The humble gas stove is coming under attack from an increasing number of cities concerned about climate change.
They say big environmental benefits are to be had from eliminating natural gas lines to homes and relying solely on electricity, even if it means residents will need to replace old appliances that use gas for cooking and heating.
Efforts to ditch the gas stove are mostly concentrated in California. It started in Berkeley, which banned the installation of gas lines in new buildings in July last year. Since then, more than 20 other cities in the state have followed suit, and many others are said to be considering similar measures.
In addition, some local governments are also considering legislation to cut building emissions as well, Curbed.com reported.
It follows an international trend to ban domestic natural gas that’s mostly centered on Europe. Amsterdam in the Netherlands, for example, is planning to completely eliminate natural gas by 2050.
The law changes are unlikely to completely eliminate the use of natural gas at home, but experts say that “electrification” is still a great way to begin cutting carbon emissions.
The effort is commendable because some 70 million American homes and businesses still burn natural gas, oil or propane for heating, according to the Rocky Mountain Institute. That results in some 560 million tons of carbon dioxide emissions each year.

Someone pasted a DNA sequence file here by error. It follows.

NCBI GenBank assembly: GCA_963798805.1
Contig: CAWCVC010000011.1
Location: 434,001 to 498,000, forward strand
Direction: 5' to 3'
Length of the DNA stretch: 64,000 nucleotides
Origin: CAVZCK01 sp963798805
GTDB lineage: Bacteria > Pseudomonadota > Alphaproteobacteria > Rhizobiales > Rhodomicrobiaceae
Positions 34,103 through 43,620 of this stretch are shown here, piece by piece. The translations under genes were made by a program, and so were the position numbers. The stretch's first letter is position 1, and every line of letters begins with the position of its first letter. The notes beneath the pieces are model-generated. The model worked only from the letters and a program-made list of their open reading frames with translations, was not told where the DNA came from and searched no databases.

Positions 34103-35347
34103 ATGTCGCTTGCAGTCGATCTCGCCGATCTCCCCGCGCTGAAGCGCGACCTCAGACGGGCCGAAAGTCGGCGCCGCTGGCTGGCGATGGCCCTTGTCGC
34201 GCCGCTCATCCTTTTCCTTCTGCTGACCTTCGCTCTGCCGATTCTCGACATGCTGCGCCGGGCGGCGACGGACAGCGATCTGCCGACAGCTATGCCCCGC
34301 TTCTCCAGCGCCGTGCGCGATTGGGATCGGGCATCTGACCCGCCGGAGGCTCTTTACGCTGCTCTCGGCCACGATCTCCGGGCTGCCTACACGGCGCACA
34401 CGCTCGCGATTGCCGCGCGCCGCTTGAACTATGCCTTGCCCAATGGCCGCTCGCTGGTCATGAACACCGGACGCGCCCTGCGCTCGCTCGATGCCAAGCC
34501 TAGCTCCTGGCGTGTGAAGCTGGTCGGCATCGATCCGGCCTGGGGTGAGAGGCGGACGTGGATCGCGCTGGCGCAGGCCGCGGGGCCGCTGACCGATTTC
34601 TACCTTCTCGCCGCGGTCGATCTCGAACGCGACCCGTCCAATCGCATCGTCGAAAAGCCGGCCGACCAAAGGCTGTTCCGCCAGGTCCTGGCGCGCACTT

“Gas use in buildings presents a significant roadblock to cutting emissions,” Rachel Golden, deputy director of the Sierra Club’s building electrification initiative, told Curbed.com in an interview.
Stopping natural gas use in homes would go some way towards reducing carbon emissions. Energy consulting firm E3 estimates that if California was to go “gas-free” on all new buildings, emissions from those constructions would be reduced by 90%.
Not everyone is supportive of the idea of banning natural gas, though. Notably, energy providers are fighting back against the new legislation, and instead asking for more “balanced energy solutions”. In addition, some house builders have also warned against rushing to become gas-free too quickly.
“There have been billions of dollars invested in gas infrastructure that goes to commercial and residential properties,” CR Herro, vice president of innovation for Meritage Homes, a Arizona-based homebuilder that has built all-electric developments, told Curbed.com. “Environmentalists who want to scrap that and spend the resources to build new infrastructure are being really inefficient from a sustainability perspective. It’s become such a buzzword. Retrofits can be rushed, and sometimes older neighborhoods don’t have the electrical capacity to swap out all the gas-powered devices with electricity.”